McDonald's is setting up shop in the tech community epicenter of Silicon Valley.
The company's new outpost, on San Francisco's Market Street, is the brainchild of McDonald's Chief Digital Officer Atif Rafiq, who came to the company in October. Mr. Rafiq said that San Francisco office will enable it to better attract and recruit digital talent; buttress business development; and provide the company "a way for us to be more plugged into the flow of ideas."
"The office is one of several things we're doing to grow our focus on digital and be more consumer-centric," said Mr. Rafiq. He was quick to note that he does not qualify the San Francisco office as an innovation lab because "it's very connected to the operations of our business" and isn't just for experimenting.
The office currently has only a couple employees, though there is room for 15 or 20 people in the near-term, who he termed "the typical suspects in Silicon Valley. People who have joined mainly have come through my network." Though the company declined to give names of recent hires, Mr. Rafiq said that they have come from PayPal, Facebook, AOL, Yahoo and Microsoft Xbox, among other internet companies.
The company has been posting job openings in San Francisco, seeking digital marketers, digital media execs and designers, among other tech-savvy employees.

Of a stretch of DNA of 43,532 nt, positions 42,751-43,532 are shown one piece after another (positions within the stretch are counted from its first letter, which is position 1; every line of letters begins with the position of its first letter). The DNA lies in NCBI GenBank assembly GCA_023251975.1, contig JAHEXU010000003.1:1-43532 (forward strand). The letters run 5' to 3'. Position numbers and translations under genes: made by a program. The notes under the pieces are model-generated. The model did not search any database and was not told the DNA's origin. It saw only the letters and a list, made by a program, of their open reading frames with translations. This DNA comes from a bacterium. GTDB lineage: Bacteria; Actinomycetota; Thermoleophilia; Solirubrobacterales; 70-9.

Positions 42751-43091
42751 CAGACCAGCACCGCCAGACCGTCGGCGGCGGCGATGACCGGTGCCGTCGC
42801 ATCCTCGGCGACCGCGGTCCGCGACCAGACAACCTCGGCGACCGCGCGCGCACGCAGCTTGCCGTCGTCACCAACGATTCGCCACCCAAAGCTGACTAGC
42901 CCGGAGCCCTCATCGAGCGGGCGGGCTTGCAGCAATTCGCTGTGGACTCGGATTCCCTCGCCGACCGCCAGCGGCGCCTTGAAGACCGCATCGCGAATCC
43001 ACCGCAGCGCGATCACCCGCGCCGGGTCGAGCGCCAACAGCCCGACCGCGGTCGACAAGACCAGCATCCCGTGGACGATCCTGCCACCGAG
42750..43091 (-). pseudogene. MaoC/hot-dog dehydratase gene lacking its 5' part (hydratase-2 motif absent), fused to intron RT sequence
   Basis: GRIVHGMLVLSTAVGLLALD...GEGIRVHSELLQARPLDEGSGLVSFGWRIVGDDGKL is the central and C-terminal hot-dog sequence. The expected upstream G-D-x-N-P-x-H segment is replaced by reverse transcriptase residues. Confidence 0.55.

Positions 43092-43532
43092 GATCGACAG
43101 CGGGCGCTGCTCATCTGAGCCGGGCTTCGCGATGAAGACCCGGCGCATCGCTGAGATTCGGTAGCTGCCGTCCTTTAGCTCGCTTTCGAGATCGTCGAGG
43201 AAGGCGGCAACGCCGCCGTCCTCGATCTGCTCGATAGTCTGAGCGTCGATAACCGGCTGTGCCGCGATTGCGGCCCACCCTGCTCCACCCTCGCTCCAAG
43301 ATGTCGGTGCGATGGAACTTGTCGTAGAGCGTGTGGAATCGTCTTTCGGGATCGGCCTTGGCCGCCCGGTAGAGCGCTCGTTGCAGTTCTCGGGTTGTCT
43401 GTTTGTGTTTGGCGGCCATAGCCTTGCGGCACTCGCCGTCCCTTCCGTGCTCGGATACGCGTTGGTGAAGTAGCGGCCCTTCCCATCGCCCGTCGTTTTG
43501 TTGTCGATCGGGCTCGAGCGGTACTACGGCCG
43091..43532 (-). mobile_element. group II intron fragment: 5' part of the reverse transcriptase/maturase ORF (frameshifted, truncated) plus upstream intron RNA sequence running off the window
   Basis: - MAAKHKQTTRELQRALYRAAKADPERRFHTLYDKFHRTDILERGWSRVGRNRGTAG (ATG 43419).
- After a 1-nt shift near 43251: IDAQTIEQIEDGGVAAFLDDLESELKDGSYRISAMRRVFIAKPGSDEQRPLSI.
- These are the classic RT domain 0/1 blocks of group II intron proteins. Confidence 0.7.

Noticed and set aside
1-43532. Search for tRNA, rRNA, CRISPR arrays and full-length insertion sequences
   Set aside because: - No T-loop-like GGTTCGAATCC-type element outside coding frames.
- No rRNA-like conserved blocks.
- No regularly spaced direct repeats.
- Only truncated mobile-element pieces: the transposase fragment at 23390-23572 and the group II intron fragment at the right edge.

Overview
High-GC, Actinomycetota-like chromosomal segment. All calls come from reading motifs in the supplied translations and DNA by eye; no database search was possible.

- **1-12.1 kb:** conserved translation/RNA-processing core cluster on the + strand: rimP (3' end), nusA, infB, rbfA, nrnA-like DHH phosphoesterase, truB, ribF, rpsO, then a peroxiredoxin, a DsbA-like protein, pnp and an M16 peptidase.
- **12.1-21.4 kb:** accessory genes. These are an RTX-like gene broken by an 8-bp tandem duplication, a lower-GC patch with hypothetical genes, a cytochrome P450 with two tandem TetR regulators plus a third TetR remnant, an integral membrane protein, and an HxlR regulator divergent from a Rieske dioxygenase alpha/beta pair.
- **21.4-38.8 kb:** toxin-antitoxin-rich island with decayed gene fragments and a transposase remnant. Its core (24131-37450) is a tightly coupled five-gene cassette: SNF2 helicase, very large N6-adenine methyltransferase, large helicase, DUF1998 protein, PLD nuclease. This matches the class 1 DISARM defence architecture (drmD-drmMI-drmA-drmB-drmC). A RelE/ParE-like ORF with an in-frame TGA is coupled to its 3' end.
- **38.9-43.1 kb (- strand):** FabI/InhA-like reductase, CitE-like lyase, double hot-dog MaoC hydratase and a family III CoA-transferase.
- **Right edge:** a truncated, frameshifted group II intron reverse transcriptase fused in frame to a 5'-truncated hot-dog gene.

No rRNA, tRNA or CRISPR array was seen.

"McDonald's has bold plans to evolve the customer experience for the digital era, and the Global Digital team is at the center of this aggressive change," read one recent job listing for a user-experience designer. "Our team is leading the worldwide effort to develop and orchestrate digital initiatives across every facet of our interactions with customers. This includes new brand engagement, e-commerce, service delivery, and digital content capabilities."
McDonald's focus on digital comes as it and its competitors are looking for ways to connect to consumers, particularly in the mobile space -- a medium the restaurant industry has been slow to embrace here in the U.S.
The company is currently testing mobile payments in the U.S., including mobile ordering allowing customers able to pick up food in stores, curbside or at the drive-thru. Mr. Rafiq declined to detail when a national rollout for the mobile test would occur. The Golden Arches has also been digitizing its menu boards in recent years. Overseas, McDonald's and other chains have been working with mobile for some time.
The chain's digital ambitions are presumably well beyond mobile. It just launched a massive global mobile campaign for the World Cup featuring an augmented-reality app, a campaign that Mr. Rafiq oversaw.